Having just got the news of Phil Spector’s death, and realizing that 2021 will mark the 20th year since George Harrison’s passing, and that we JUST passed the 50th anniversary of the release of the masterpiece the pair made together, it seems right and fit to pay homage to All Things Must Pass. I’m SO in the headspace to make this my album of the next few weeks and months. My sons have recently been to India; I am embarking on a year-long project to re-read all the Transcendentalists. And…I write this at a time of great change, when a redemptive new Presidential administration is poised to arrive and cleanse all the bad mojo out of the land (we hope and fervently pray). The arrival of bad change in 2016 would have been far too painful a time to have listened to this record. Now, it will be like pouring oil on trouble waters.
Released in late November, 1970, Harrison’s masterwork remains to my mind, and to anyone I’ve ever talked to, the greatest of all post-Beatle albums by any former Beatle. It is largely attributed to the fact that George Harrison had a great backlog of songs in the hopper, due to the situation of his more assertive (and until that point, more accomplished) bandmates John Lennon and Paul McCartney never allowing him enough space on their records. But by this stage Harrison had well outgrown being relegated to the backseat. So this accounts for why the greatest post-Beatles record dates to only six months after the band’s break-up. It must be galling to McCartney, who has been making solo records for a half century now, never to have surpassed this achievement. It’s certainly not that he can’t, but that he hasn’t figured out how. In 1970, Harrison needed and wanted to prove he was as great as his bandmates. McCartney, having written the world’s most popular song in 1965 (“Yesterday”, for you children who might not immediately get the reference), and dreamed up and assembled the world’s most acclaimed pop record (Sgt. Pepper’s Lonely Heart’s Club Band) seemed to have lost all ambition as a solo artist. He seemed fearful of risking big things, and when he did, he misstepped. (For example, his 1991 Liverpool Oratorio seems worthy of him for once — but one still wishes he had sung it himself and adapted it for pop, which he has some mastery of. If he had, he’d have accomplished something like what All Things Must Pass does.)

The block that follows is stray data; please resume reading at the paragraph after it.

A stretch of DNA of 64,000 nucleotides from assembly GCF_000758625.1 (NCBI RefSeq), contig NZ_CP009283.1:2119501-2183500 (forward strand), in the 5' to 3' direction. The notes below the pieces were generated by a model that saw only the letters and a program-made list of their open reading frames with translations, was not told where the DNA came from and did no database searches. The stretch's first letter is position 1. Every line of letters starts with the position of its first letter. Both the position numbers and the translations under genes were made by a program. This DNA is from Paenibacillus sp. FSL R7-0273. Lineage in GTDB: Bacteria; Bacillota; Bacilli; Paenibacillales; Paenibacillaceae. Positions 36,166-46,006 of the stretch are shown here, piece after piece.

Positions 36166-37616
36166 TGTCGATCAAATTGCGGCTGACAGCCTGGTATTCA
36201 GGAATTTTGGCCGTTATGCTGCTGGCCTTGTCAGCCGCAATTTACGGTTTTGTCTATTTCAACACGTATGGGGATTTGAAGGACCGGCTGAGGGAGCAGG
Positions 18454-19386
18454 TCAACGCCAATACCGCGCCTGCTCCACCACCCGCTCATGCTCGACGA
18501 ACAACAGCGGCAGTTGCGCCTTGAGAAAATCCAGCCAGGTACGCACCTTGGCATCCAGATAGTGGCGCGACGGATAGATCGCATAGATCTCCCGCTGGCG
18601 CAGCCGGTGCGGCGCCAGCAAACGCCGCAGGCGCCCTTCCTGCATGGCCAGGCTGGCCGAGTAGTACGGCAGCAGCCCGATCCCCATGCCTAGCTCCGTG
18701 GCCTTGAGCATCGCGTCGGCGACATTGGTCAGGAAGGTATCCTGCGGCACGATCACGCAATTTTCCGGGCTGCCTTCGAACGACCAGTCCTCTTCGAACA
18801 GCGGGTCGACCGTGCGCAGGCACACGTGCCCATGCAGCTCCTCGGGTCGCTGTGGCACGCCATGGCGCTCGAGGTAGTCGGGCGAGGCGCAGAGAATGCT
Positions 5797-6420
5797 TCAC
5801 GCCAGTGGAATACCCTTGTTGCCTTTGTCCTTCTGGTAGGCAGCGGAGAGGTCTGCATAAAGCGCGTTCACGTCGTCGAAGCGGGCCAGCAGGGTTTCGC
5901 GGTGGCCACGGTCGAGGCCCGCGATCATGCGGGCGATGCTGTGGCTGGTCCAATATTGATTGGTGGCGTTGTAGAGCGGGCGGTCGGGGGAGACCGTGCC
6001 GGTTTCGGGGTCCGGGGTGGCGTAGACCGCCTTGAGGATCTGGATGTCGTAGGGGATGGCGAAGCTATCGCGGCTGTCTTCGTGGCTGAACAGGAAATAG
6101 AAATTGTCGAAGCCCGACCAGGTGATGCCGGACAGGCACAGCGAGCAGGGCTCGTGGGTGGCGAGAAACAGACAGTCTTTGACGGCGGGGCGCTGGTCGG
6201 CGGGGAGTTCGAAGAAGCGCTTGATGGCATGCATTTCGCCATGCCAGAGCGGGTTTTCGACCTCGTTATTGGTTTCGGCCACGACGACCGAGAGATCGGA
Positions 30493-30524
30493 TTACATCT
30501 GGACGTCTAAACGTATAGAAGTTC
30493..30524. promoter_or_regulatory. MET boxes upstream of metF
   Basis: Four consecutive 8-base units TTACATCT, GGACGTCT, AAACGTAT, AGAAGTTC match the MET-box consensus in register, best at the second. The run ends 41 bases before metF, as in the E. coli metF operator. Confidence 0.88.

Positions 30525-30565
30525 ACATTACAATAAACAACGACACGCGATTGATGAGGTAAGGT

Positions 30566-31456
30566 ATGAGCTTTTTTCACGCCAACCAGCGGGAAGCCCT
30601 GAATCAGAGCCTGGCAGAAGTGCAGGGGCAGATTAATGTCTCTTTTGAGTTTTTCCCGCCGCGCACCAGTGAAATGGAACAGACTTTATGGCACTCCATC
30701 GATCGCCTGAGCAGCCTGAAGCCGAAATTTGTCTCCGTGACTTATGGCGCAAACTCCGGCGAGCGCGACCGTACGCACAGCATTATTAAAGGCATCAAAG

All Things Must Pass is a sweeping, soaring, cosmic pop record, with spiritual themes derived from Harrison’s years of immersion in Hindu religion and philosophy, mixed with some more romantic and whimsical tunes speaking to his time as a Beatle. It’s also rock’s first three disk LP, though I confess I only ever play the first two disks, the third one consisting of live, improvised rock jams with titles like “I Remember Jeep” and “Thanks for the Pepperoni” which strike a far different note from the rest of the album. Anyone who’s ever heard Wonderwall Music (1967), Harrison’s first solo LP, will have heard both of those strains (the spiritual music plus the improv rock jams) in embryo. But as for the two more polished disks, they are the perfect melding of Harrison’s sensibilities and Phil Spector’s famous Wall of Sound technique, with so much going on, chanting background singers, tambourines, horns, bright guitars chiming like bells, it’s like being vaulted up a mountain to heaven.
The album’s best known song is the hypnotic single “My Sweet Lord”, doubly famous for its catchy, never-ending, Hare-Krisna chorus, and the fact that Harrison was sued for plagiarism by whoever owned the rights to the Chiffons “He’s So Fine”. I’ve always found it ridiculous that he lost the suit. The tune is too elemental and simple for that (and he always claimed that he was inspired by the gospel tune “Oh, Happy Day”, which I find it much more plausible). The second biggest tune is one of my most favorite songs of the past 6 billion years, the exhilarating “What Is Life?”, a top ten hit in the U.S. I was five years old when this song was on the radio. I’ll never hear it without flying into a happy-sad tailspin of nostalgia.